This blog is funded through EPSRC grant EP/W033615/1.

100,000 frames – quick draw: how computers help animators create

Film projector with film strip on a coloured rainbow background, from Pixabay

Ben Stephenson of the University of Calgary gives us a guide to the basics of animation.

Film projector with film strip on a coloured rainbow background, from Pixabay
Film projector and film strip image by Gerd Altmann from Pixabay

Animation isn’t a new field – artists have been creating animations for over a hundred years. While the technology used to create those animations has changed immensely during that time, modern computer generated imagery continues to employ some of the same techniques that were used to create the first animations.

The hard work of hand drawing

During the early days of animation, moving images were created by rapidly showing a sequence of still images. Each still image, referred to as a frame, was hand drawn by an artist. By making small changes in each new frame, characters were created that appeared to be walking, jumping and talking, or doing anything else that the artist could imagine.

In order for the animation to appear smooth, the frames need to be displayed quickly – typically at around 24 frames each second. This means that one minute of animation required artists to draw over 1400 frames. That means that the first feature-length animated film, a 70-minute Argentinean film called The Apostle, required over 100,000 frames to create.

Creating a 90-minute movie, the typical feature length for most animated films, took almost 130,000 hand drawn frames. Despite these daunting numbers, many feature length animated movies have been created using hand-drawn images.

Drawing with data

Today, many animations are created with the assistance of computers. Rather than simply drawing thousands of images of one character using a computer drawing program, artists can create one mathematical model to represent that character, from which all of his or her appearances in individual frames are generated. Artists manipulate the model, changing things like the position of the character’s limbs (so that the character can be made to walk, run or jump) and aspects of the character’s face (so that it can talk and express emotions). Furthermore, since the models only exist as data on a computer they aren’t confined by the physical realities that people are. As such, artists also have the flexibility to do physically impossible things such as shrinking, bending or stretching parts of a character. Remember Elastigirl, the stretchy mum in The Incredibles? All made of maths.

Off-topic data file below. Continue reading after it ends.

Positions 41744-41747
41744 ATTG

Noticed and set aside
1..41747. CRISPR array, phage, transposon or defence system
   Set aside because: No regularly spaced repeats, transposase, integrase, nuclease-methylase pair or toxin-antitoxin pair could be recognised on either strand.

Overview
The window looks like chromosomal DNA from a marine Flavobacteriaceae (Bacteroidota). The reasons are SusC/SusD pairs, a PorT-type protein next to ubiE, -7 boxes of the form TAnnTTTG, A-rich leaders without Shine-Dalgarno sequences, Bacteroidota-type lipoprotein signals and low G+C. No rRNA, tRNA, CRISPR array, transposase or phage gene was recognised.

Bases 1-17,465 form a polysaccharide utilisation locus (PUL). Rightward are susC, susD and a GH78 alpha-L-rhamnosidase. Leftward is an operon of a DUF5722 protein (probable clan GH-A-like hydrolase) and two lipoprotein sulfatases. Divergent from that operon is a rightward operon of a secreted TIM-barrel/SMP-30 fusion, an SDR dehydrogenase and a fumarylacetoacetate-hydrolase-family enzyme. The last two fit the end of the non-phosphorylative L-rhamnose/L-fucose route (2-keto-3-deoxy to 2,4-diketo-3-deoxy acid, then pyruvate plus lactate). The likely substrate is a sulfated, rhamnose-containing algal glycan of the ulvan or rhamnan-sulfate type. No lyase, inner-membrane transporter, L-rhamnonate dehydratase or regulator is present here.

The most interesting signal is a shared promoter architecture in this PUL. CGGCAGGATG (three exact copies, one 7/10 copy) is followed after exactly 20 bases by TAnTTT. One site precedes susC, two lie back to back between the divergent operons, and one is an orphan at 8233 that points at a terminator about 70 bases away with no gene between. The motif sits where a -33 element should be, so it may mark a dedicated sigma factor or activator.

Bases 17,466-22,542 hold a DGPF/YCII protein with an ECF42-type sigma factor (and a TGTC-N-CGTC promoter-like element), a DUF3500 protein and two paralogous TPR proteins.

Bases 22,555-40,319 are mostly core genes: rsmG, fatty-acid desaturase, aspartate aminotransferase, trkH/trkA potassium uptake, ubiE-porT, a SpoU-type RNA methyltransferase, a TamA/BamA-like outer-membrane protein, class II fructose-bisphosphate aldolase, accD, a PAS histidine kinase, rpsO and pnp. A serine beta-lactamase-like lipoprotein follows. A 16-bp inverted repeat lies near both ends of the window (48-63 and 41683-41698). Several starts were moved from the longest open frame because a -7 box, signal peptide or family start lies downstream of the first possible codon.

Once all of the mathematical models have been positioned correctly, the computer is used to generate an image of the models from a specific angle. Just like the hand-drawn frames of the past, this computer- generated image becomes one frame in the movie. Then the mathematical models representing the characters are modified slightly, and another frame is generated. This process is repeated to generate all of the frames for the movie.

The more things change

You might have noticed that, despite the use of computers, the process of generating and displaying the animation remains remarkably similar to the process used to create the first animations over 100 years ago. The animation still consists of a collection of still images. The illusion of smooth movement is still achieved by rapidly displaying a sequence of frames, where each frame in the sequence differs only slightly from the previous one.

The key difference is simply that now the images may be generated by a computer, saving artists from hand drawing over 100,000 copies of the same character. Hand-drawn animation is still alive in the films of Studio Ghibli and Disney’s recent The Princess and the Frog, but we wonder if the animators of hand-drawn features might be tempted to look over at their fellow artists who use computers and shake an envious fist. A cramped fist, too, probably.

This article was originally published on the CS4FN website and also appears on page 3 of issue 11 of the CS4FN magazine “Computer animation proudly presents…” which you can download as a free PDF along with all of our other free material at our CS4FN downloads site.

Related Magazine …

This blog is funded through EPSRC grant EP/W033615/1.

Understanding matters of the heart – creating accurate computer models of human organs